Two years ago, emo veterans The Get Up Kids released their last album. When I saw them on tour they said they wouldn’t make another album for a while but focus on other projects for a while. When I heard that Matt Pryor was working on a new solo album I half expected it to be an acoustic singer-songwriter kind of record. It seemed appropriate as many artists from the emo punk rock and hardcore scene have recently done just that rather successfully (Dave Hause, Chuck Regan, or City and Color). When this didn’t turn out to be the case I was rather relieved. While Wrist Slitter features some of those elements, As Perfect as We’ll Ever Be features just Matt’s vocals and an acoustic guitar, much of it sounds like it was a The Get Up Kids record. This is of course thanks to Matt’s unique vocals but also because the album features a full backing band and most of the songs are composed in mid-tempo and run under 3 minutes.
Opener The House Hears Everything sounds like a perfect Get Up Kids song. Following a rather lengthy brass band(!) intro, Matt’s anguished vocals can be heard over an upbeat pop rock song. Kinda Go To Pieces was previously released as a free download. It keeps up the pace initiated by the opener and features the angsty tongue in cheek lyrics I loved so much about The Get Up Kids.
The title track is more of an intermission really. It’s just over a minute long and consists of just Matt and a banjo. This probably is Matt Pryor at his folkiest. It’s also quite an upbeat and ironic song as Matt remarks: “I was prepared to write a very sad album, a wrist slitter, but this album ended up being the exact opposite of that.”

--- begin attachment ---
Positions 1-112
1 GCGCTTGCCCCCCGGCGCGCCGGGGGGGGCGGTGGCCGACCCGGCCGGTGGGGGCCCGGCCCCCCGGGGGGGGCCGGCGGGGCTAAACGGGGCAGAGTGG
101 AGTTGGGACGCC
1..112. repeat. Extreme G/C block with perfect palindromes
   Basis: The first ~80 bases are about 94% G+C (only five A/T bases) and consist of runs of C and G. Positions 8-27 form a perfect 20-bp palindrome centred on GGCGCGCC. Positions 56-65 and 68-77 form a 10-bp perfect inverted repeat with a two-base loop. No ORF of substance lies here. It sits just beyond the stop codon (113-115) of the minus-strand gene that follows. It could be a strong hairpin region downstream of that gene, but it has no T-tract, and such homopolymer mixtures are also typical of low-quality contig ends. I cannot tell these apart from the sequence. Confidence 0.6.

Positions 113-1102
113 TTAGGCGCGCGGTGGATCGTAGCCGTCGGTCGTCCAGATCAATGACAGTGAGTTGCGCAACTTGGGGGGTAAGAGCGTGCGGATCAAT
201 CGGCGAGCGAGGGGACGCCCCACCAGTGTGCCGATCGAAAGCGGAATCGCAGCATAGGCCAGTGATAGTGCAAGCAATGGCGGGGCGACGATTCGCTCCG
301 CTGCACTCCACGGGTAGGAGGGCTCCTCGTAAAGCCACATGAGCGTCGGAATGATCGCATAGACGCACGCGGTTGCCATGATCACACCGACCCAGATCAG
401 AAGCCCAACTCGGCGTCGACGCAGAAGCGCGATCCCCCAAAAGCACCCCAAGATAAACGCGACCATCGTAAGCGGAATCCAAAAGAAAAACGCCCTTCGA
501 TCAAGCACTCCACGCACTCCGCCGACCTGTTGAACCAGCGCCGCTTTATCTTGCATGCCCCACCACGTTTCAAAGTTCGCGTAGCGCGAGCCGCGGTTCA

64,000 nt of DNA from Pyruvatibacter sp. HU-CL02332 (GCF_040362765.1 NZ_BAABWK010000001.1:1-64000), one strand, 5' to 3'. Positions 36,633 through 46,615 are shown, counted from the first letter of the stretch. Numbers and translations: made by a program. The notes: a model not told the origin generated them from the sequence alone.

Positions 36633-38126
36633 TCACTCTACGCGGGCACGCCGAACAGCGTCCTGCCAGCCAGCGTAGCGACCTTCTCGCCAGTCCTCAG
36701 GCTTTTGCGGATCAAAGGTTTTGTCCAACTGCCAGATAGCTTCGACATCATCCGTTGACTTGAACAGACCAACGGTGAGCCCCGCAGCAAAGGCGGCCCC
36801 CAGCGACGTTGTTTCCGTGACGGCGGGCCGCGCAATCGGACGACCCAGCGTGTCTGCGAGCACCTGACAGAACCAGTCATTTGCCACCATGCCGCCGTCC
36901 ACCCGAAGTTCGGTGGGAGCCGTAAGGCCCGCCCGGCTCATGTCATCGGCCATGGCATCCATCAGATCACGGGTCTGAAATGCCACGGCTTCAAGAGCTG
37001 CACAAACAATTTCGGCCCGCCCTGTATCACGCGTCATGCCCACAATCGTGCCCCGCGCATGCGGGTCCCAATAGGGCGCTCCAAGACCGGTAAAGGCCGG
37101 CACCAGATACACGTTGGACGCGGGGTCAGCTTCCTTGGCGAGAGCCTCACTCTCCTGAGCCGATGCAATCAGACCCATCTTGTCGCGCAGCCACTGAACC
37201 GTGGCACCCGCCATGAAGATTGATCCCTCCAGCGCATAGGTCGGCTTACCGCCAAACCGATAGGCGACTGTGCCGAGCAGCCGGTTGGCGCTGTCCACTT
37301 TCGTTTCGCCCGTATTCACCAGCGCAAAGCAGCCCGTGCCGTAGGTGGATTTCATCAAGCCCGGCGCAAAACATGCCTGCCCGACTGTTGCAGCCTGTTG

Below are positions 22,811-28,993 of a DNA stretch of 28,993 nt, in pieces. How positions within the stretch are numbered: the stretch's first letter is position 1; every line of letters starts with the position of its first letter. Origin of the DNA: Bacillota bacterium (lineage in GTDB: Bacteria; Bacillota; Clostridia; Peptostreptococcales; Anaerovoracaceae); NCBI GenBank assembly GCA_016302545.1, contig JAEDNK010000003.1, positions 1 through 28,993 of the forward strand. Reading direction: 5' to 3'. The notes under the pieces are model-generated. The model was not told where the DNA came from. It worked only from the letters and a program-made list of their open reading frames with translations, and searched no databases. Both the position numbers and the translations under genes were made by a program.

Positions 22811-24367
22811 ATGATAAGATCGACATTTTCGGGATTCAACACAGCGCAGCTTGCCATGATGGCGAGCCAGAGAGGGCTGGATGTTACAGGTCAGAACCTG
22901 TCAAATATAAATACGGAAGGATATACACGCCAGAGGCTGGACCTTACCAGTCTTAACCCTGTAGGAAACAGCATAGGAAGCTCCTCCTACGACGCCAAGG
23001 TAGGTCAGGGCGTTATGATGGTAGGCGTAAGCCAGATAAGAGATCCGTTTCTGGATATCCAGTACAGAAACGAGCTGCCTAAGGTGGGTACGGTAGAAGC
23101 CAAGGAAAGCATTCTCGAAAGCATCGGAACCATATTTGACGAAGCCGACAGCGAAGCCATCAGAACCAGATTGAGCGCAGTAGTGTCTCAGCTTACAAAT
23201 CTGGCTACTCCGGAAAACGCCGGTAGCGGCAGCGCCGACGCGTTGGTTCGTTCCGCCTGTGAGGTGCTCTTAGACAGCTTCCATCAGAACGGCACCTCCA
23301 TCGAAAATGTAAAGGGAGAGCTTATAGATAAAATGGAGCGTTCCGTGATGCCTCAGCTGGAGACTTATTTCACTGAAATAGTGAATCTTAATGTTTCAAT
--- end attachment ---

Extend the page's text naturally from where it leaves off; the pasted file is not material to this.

Before My Tongue Becomes A Sword is yet another highlight. It kicks off with guest vocals by Chris Conley (Saves The Day) and an acoustic guitar before the other instruments kick in and Matt takes over. The keyboards in particular reminded me of the Get Up Kid’s renowned Something To Write Home About record and pretty much everything by Motion City Soundtrack.
Of course, Matt Pryor isn’t the angry kid anymore who wrote Something To Write Home About. He’s an experienced musicians who still loves what he is doing. He seems to be a very down to earth kind of guy too, he still maintains his own Facebook page, shares much of his personal life with his fans and chose to release his album via an independent label rather than going major. On Wrist Slitter, he combines all the elements I love about The Get Up Kids and The New Amsterdams. There’s still the occasional angst moment in some of the faster songs (Kinda Fall To Pieces, Before My Tongue Becomes A Sword) and lyrical depth in the slower ones (So Many Questions, There Is No Us). Pryor is the type of musician that stays true to himself. He doesn’t aim at doing anything other than doing what he loves and he still excels at it.